In a future obsessed with pill popping and designer drugs, think of the possibilities. Imagine if you could “learn” to fly a plane by swallowing a capsule. Imagine “reading” Dickens by taking a tablet. Want to speak fluent Spanish? Easy. Gulp down a couple of Spanadol and wait two or three hours.

Adapted from a novel by Alan Glynn, director Neil Burger’s Limitless treads along similar thought lines and imagines what life would be like if a designer drug were available that could unlock the human mind’s full potential. One pill and you can see all the angles, make all the right decisions, store and recall every shred of information, speak as if you were reading from a perfectly written auto cue.

Eddie Morra (Bradley Cooper) is a ratty looking-down-on-his-luck nobody unproductively tapping away at a novel nobody expects will see the light of day. Eddie’s also been dumped by his girlfriend Lindy (Abbie Cornish) which establishes him, if we didn’t get it already, as a capital L Loser — until the day he bumps into an old friend who takes him out for a bevvie and offers him a gift: a revolutionary pharmaceutical drug called NZT.

Things start going great for Eddie, but naturally there are side effects. They come in the form of physical illness and black spots in his memory. This is where the film flirts with the idea of treading a predictable route into the realms of a psychological thriller or a “drugs are bad, mmm k” lesson in Doing The Right Thing, not taking shortcuts, working hard to achieve your dreams, etcetera. The writing on the wall — and conventional Hollywood wisdom — suggests Glynn will opt for one of them. It is a magnificent surprise that Limitless chooses neither and morphs into something much more complex, harder to define and devilishly unconventional.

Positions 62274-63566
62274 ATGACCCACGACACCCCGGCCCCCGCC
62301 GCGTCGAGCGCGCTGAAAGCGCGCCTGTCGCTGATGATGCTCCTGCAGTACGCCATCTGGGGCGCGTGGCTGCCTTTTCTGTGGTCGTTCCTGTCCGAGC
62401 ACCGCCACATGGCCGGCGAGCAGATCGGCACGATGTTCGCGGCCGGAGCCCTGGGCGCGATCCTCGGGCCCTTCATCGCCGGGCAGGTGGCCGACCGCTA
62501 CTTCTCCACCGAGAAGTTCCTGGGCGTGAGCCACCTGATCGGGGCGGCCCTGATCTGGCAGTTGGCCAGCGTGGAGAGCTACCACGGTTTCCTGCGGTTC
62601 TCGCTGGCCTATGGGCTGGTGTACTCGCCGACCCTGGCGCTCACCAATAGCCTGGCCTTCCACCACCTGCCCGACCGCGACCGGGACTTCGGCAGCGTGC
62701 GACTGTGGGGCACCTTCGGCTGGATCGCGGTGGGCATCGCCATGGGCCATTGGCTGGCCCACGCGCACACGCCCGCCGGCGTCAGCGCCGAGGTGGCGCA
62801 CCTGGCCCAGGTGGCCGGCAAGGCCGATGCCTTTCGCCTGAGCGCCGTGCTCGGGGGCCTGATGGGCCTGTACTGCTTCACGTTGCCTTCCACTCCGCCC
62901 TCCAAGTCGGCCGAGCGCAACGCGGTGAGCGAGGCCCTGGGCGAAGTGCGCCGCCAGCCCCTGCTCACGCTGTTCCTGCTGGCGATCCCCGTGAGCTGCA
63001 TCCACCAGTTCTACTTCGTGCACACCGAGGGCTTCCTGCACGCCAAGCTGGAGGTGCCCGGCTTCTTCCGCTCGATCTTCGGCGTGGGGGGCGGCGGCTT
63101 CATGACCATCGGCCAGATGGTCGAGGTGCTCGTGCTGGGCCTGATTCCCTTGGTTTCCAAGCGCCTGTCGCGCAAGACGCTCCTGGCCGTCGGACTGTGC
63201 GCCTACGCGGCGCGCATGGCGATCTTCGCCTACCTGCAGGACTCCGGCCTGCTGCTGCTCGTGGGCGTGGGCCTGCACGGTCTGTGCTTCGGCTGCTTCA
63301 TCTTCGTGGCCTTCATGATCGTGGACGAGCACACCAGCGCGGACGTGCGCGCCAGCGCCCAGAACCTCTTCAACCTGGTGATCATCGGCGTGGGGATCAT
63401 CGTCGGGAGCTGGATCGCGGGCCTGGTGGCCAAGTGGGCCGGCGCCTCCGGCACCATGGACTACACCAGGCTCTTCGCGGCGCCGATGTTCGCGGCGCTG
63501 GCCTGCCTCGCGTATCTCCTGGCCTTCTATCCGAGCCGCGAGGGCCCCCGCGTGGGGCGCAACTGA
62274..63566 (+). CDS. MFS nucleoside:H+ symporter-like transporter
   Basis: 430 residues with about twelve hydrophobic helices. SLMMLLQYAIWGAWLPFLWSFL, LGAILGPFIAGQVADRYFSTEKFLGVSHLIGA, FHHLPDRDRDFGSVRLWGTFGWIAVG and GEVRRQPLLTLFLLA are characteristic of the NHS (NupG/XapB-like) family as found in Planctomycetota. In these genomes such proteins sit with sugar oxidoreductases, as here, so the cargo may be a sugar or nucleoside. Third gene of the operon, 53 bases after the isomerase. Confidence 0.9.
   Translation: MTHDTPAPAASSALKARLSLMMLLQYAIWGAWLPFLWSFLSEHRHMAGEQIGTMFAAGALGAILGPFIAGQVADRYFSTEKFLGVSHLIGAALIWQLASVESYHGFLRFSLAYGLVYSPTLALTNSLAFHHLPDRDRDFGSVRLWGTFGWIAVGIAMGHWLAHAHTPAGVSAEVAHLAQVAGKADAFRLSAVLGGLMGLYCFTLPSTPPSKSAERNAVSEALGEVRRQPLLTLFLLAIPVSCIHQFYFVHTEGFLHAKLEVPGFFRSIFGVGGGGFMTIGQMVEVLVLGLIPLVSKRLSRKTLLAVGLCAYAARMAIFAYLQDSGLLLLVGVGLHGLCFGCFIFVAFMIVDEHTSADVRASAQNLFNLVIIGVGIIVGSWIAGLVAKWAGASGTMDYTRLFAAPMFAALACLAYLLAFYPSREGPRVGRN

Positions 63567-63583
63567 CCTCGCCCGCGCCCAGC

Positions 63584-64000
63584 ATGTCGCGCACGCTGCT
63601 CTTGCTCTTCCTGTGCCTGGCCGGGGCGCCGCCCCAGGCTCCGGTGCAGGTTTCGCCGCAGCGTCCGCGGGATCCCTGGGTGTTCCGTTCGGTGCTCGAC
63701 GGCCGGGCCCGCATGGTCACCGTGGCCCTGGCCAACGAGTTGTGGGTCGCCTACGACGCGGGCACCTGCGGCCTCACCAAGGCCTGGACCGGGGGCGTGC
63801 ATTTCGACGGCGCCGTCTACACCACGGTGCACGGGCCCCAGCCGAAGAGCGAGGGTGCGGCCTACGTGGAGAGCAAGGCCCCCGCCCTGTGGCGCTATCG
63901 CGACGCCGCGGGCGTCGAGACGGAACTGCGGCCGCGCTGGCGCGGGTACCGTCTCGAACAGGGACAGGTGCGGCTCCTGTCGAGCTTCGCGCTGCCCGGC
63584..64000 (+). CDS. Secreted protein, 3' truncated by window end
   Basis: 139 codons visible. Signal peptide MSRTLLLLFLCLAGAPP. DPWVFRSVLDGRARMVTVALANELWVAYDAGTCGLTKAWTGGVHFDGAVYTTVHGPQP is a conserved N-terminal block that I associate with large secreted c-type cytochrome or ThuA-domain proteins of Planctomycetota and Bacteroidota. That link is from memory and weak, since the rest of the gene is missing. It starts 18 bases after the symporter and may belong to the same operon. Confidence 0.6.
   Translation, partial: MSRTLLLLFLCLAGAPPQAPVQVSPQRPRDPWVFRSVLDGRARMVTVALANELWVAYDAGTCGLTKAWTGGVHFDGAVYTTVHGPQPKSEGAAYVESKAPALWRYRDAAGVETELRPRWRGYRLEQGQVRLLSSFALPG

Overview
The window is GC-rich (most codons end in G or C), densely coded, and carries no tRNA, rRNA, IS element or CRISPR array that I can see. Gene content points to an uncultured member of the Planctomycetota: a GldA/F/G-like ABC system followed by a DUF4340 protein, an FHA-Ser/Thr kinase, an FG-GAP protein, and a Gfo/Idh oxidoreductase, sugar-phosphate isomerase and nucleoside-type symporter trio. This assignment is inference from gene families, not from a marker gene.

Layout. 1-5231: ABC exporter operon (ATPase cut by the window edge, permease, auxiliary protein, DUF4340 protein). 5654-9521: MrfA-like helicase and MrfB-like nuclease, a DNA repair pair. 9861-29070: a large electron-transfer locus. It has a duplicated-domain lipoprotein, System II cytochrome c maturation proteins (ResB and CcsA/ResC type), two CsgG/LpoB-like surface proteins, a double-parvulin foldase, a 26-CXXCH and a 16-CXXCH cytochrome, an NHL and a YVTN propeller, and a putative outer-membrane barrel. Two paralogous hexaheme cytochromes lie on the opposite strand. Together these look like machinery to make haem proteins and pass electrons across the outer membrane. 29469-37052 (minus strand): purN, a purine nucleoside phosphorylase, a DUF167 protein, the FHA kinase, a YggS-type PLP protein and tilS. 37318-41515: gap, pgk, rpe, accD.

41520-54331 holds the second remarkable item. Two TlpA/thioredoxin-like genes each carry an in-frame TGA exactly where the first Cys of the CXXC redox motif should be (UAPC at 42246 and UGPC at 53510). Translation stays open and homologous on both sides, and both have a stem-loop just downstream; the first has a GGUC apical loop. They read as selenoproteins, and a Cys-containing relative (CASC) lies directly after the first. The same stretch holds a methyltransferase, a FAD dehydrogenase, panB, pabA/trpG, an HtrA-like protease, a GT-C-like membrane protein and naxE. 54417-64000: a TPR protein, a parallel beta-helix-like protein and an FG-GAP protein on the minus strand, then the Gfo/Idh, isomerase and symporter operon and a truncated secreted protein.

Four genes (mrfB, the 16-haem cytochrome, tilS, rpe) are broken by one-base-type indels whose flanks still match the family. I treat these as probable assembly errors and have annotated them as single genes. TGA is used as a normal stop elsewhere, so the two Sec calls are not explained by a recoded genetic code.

An oddly flat voice over narration track seems to have been tacked on late in the editing process, and on occasions Glynn over simplifies the way the story is visualised. When Eddie is penniless and exhausted his hair is shabby, Bradley Cooper’s acting overtly downtrodden and his figure caked in greys and dull tones. When he starts poppin’ pills the hair turns slick, his eyes glow bright blue and a golden hue surrounds him, touches that give the film a splash of graphic novel aesthetic.

Cooper mixes cocky and weedy convincingly and it’s good to see Robert DeNiro freed from the clutches of crappy comedy in a small role as a corporate big wig. Cornish makes do with what she has in a lightweight supporting role as Eddie’s good natured and mild-mannered partner.

You’ll never guess where this rollicking druggy sci-fi drama will go, and these days unpredictable stories from Hollywood are rare finds, the cinematic four leaf clover. When the final credits roll audiences are presented with a rare question: what have we just watched? And what to make of it? The film’s deliciously amoral anti-Hollywood twist ending is a ripper.

The details: Limitless is playing in cinemas nationally.

Peter Fray

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